|I have ivy in my backyard that was present when I moved in but has grown out of control in the past few years. I had planted roses in a bed well away from the ivy at first, but the ivy has grown to invade the rose garden. Does the ivy kill the roses? How can I get rid of the ivy completely? Will the roses grow back in the spring or will I have to plant new ones? Will the grass grow back or will I have to re-seed? Please help!|
|Ivy is a good groundcover in certain situations but it needs to be cut back frequently to prevent it spreading beyond its designated space. It can eventually kill roses and other shrubs (or lawn) by smothering them and outcompeting them for water and nutrients. It also adds weight to large trees and can contribute to them blowing over in storms.|
If it is not too established, you may be able to begin at the newest growth tips and pull it up, working back towards the older sections of the ivy. If it has rooted down, it will be able to resprout from those roots. You can repeatedly cut the new growth and/or try to dig out the roots, or you can treat the cut ends with an herbicide containing glyphosate. (This is a contact herbicide and will damage all plants.) If you have a wide area to kill out, you can spray the herbicide over the area. It may take several treatments to achieve full control. Be sure to read and follow all of the label directions.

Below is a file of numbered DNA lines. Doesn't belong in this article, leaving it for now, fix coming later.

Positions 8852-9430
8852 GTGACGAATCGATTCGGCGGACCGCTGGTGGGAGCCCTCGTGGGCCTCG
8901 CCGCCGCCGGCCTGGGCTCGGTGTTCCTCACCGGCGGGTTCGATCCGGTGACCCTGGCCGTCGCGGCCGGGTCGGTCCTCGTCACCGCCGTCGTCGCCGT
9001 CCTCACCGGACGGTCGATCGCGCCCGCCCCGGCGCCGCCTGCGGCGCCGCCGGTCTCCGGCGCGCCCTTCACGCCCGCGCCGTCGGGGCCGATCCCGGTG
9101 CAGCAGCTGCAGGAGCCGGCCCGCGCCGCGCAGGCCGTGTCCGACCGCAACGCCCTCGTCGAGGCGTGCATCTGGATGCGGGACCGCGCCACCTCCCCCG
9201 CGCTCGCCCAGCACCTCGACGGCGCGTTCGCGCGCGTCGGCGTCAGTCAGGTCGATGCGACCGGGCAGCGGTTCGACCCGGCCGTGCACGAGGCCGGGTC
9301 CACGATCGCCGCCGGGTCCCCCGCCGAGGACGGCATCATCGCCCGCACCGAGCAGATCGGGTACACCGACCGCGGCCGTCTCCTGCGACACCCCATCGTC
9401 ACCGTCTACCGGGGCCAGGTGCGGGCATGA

You will probably need to reseed grassy areas if the ivy has smothered the lawn. I should mention that ivy is often used as a groundcover in situations where grass does not thrive, such as shady areas, or slopes, or areas with poor soil, or areas full of tree roots, so you should consider whether or not lawn will actually grow in that area before removing the ivy from it.
The roses may recover, they normally lose their leaves during the winter. (Do not contact the roses or other desirable plants with herbicide.) Remove the ivy from the plants and from the ground around them, top dress with compost and mulch with several inches of organic mulch and hope for the best. Again, roses grow best in full sun all day, or a minimum of six hours of sun including the hour of noon.